Cite as "AILA InfoNet Doc. No. 99061440 (posted Jun. 14, 1999)"
June 11, 1999
INS Announces H-1B Procedures As Fiscal Year 1999 Cap Is Reached
WASHINGTON – The
Immigration and Naturalization Service (INS) announced today that it will stop
accepting H-1B visa petitions for Fiscal Year (FY) 1999 employment of H-1B
workers. The INS has determined that the 115,000 annual cap on the H-1B visa
category for FY 1999 will be reached on June 15, 1999, based on petitions
already filed. As of May 31, 1999, INS had approved 108,386 H-1B visa
Petitions for First-Time H1-B Employment returned
along with the accompanying fees to petitioners. Petitioners may resubmit their
petitions at any time and request employment beginning on or after October 1,
1999, when H-1B visas for FY 2000 become available.
Exceptions – Petitions for Current H-1B
- For FY 1999 petitions for first-time employment of H-1B workers that are
received before June 15, 1999, INS will adjudicate the petitions and, if
approvable, will grant the petitions with a valid start date of October 1, 1999,
when H-1B visas for FY 2000 become available.
- Petitioners may choose to withdraw their petitions and forfeit the fees by
submitting a written request containing the receipt number of the H-1B petition,
the name of the employer, and the name of the individual for whom the petition
was filed. The request should be faxed to the Immigration Services Division,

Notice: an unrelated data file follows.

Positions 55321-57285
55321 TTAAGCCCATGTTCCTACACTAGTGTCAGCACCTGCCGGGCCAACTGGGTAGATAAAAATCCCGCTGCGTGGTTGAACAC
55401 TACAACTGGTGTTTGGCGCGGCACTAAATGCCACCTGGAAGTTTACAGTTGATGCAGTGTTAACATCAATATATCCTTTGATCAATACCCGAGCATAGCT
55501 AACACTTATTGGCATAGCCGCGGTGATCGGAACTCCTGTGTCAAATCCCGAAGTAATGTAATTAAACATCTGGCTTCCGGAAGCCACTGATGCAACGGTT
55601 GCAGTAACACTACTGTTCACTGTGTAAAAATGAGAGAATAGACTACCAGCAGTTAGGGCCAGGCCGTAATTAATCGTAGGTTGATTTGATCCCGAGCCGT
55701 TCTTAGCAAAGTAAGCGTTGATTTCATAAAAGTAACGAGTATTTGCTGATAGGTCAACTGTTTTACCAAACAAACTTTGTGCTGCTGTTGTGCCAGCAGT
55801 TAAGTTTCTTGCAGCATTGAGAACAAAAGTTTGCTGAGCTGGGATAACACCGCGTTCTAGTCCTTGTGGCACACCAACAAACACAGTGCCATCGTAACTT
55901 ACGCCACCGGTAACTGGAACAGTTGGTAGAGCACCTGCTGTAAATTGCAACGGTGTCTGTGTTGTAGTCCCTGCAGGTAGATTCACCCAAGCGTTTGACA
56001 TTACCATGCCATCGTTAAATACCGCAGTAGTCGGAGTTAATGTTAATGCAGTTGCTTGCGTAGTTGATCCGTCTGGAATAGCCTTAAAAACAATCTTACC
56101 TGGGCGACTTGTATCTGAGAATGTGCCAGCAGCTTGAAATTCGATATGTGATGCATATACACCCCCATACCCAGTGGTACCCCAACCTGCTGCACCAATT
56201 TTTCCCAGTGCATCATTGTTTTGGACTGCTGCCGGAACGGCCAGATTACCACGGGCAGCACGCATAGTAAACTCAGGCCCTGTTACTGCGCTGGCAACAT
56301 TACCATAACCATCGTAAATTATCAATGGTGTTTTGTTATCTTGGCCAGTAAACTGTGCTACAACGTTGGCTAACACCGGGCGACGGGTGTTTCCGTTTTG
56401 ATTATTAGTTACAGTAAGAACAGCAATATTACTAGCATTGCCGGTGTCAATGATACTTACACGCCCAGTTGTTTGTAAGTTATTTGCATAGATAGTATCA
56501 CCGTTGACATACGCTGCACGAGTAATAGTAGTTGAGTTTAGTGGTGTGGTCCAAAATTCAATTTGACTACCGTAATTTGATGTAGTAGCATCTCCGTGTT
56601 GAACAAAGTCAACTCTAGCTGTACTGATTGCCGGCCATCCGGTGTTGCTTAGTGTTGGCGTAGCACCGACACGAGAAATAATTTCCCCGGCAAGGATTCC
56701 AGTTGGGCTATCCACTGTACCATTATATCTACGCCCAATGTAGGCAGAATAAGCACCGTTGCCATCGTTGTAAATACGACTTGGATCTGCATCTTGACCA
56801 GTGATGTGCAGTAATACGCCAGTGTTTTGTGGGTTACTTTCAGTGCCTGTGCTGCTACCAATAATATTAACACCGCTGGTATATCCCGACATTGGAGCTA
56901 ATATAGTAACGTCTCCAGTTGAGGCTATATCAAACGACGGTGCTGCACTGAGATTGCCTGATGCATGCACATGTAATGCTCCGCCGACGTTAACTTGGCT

Attention: H-1B Withdrawal, FAX (202) 305-0108.
- H-1B petitions requesting first-time employment of H-1B workers beginning on
or after October 1, 1999 (FY 2000) will be processed as received by INS and
counted against the 115,000 cap for FY 2000.
Concurrently, INS is publishing in the Federal Register an interim
regulation to accommodate certain foreign students (F visa category) and
exchange visitors (J visa category) who are already in the country awaiting
approval of an H-1B petition filed on their behalf by an employer. The
regulation allows such individuals, and their dependent spouses and children, to
remain in the United States while waiting for new H-1B visas to become available
on October 1, 1999. However, they are not permitted to work or engage in
any other activity that would be in violation of their F or J immigration
Exchange visitors who are subject to the two-year foreign residence
requirement are not covered by this regulation.
Q. What is the receipt date (the date INS received the
petition) of the latest petition that will be granted H-1B status for FY
A. Yes,H-1B visas have reached the 65,000 annual cap for the past two years. In FY 1997, the 65,000 annual limit was reached on September 1, 1997. A total of 5,099 beneficiaries approved during the rest of the fiscal year
(September 2, 1997 through September 30, 1997) were held in abeyance until the beginning of the new fiscal year, October 1, 1997, and were applied to the FY 1998 limit.
Q. What are the
top 10 countries of birth of the beneficiaries of H-1B petitions?
A. For the first half of FY 1999, the top 10 countries are:
= 46% China = 10% Canada = 4% Philippines = 3%
Taiwan = 2% Korea = 2% Japan =
2% United Kingdom = 2%
Pakistan = 2% Russia = 2%
Q. What are the top occupations of the beneficiaries of H-1B petitions?
A. The INS will begin compiling complete information on the occupations
of H-1B beneficiaries, as well as their education and compensation, beginning in
FY 2000, as required by the American Competitiveness and Workforce Improvement
Act of 1998.
– INS –